For all practical purposes Saudi Arabia is a closed country to the Christian world.

(pg 69)

In World War II, as in World War I, which preceded his possession of the Holy Cities, Ibn Saud has preserved a benevolent neutrality. This was fortunate for the British. Before the war, had Ibn Saud fallen in with the Axis, which spared no effort to persuade him to do so, it might have proved difficult, if not impossible, to eject the Italians from Ethiopia and Eritrea. If Ibn Saud had wavered a year ago, the pro- Axis revolt in Iraq, which later turned out to be the preface to Iraq’s entry into the war on the united Nations’ side, might have had very different consequences.

(pg 71)

Fundamentalist Moslems. Who form the backbone of the country, regard even hymns as sacrilegious and would not credit Satan himself with permitting a woman to sing torch songs for public Consumption.

(pg 72)

His conquest of the (e.g. Muslim) Holy Land, as Moslems call the strip of Arabia that lies along the central Red Sea coast, completed his restoration of the old Saud kingdom. Shortly afterward he undertook his minor war with the Imam Yahya of Yemen, not for reasons of aggrandizement but to teach that somewhat unpredictable monarch a good lesson which Ibn Saud improved by granting a generous peace.

(pg 76)

As a further incentive to good behavior Ibn Saud revived the old Koranic penalties for theft and murder, i.e. amputation and beheading.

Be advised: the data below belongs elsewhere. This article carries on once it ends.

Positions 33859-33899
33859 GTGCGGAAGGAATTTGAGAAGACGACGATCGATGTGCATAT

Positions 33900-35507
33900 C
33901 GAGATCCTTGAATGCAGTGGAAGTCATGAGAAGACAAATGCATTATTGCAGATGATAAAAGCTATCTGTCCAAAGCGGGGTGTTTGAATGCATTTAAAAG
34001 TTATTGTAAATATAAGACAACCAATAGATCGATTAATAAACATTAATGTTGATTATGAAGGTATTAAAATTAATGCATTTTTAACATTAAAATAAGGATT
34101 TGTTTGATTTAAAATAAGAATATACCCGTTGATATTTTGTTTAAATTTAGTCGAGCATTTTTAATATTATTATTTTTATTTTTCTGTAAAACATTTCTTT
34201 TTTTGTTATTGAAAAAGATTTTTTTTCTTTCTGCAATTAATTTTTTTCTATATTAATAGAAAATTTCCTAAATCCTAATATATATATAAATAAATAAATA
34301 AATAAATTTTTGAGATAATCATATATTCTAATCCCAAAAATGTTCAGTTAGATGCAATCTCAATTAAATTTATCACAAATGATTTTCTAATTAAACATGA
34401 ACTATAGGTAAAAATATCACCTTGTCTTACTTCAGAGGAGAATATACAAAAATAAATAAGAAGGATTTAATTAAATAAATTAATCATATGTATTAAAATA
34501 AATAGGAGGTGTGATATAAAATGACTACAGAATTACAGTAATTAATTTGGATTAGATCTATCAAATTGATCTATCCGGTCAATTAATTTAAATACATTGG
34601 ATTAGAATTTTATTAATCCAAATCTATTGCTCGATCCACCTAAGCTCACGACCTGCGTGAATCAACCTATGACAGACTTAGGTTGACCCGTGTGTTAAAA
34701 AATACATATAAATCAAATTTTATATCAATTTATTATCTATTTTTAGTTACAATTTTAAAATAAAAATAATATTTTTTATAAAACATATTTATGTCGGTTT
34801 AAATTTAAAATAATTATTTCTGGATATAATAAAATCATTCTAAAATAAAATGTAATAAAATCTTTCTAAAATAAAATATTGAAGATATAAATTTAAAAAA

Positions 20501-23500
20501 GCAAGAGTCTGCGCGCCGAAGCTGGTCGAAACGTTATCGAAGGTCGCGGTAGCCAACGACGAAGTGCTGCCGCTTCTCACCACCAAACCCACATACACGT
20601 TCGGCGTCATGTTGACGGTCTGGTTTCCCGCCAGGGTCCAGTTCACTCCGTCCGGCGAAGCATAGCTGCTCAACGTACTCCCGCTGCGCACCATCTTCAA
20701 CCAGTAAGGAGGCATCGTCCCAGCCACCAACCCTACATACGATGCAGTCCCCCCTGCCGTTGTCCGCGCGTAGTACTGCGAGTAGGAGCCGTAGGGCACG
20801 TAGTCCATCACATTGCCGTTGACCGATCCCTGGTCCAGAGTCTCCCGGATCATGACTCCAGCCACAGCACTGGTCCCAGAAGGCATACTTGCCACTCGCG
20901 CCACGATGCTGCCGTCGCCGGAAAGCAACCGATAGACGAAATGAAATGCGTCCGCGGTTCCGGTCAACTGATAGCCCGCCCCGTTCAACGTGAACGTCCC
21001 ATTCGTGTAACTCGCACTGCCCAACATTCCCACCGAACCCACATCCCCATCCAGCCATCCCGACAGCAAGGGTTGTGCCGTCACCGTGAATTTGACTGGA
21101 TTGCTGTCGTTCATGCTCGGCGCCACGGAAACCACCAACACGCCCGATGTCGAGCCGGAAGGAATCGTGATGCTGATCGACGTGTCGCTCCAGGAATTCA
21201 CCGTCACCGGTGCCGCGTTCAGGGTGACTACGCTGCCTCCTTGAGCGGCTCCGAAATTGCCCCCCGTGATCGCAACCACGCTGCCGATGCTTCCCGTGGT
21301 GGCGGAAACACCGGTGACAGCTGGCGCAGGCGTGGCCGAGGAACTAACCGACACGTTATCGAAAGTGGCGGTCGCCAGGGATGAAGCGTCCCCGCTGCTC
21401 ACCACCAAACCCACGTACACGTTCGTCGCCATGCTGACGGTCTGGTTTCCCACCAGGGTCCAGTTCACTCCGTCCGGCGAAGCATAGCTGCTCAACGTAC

(pg 78)

While obeying the Koran’s restrictions as to marriage, the King has also obeyed its rather more generous provisions for divorce. Thus, while he has never had more than four wives at any given time, and usually only three to leave room for additions, the king has had between 100 and 200 wives in the course of his adult lifetime. Furthermore, still in accord with Moslem law and Arab convention, he has always maintained a capacious harem of non-Moslem concubines, mainly populated by Sudanese, Georgian Russians and Armenians, many of whom filtered down into Arabia as refugees after the last war. Most of the King’s divorced wives, their social standing improved by association with royalty, have made advantageous second marriages. A good number of the rest still live in the women’s quarters at the palace, which adjoin the King’s courtroom. Each of the King’s practicing wives and some of the concubines and divorcees have ten-room apartments with 15 or more slaves apiece. Associating chiefly with each other and equipped with a common interest in His Majesty, the Wives, Divorcees and Concubines get along well together. Like U.S. wives, the king’s wives are troubled by problems of diet but unlike U.S. wives, spend most of their time discussing how to put on weight.

(pg 80-82)

As to the Palestine question, His Majesty is more outspoken like most Arabs, he feels that the British Government’s famous promise during the last war to make a Jewish Home in Palestine was about as realistic as would have been a promise by an Arab Government to found a Jewish Home in Devonshire. Since Jerusalem has always been a Moslem Holy Land as well as a Christian and a Jewish one, and since its population was for centuries preponderantly Arab after the Romans ejected the Jews in the 2nd Century A.D., Arabs wonder why Palestine was not the least suitable rather than the most suitable spot on the globe for such a venture. While reluctantly prepared to accept the existing state of affairs in Palestine and to admit that the influx of Jews since that last war may in some ways have done good, Arabs are profoundly unsympathetic to the idea of entertaining more Jews and even more so to the idea of extending the Palestinian boarder eastward after the War.

(pg 84)

Source: LIFE Magazine visits IBN SAUD  May 31st, 1943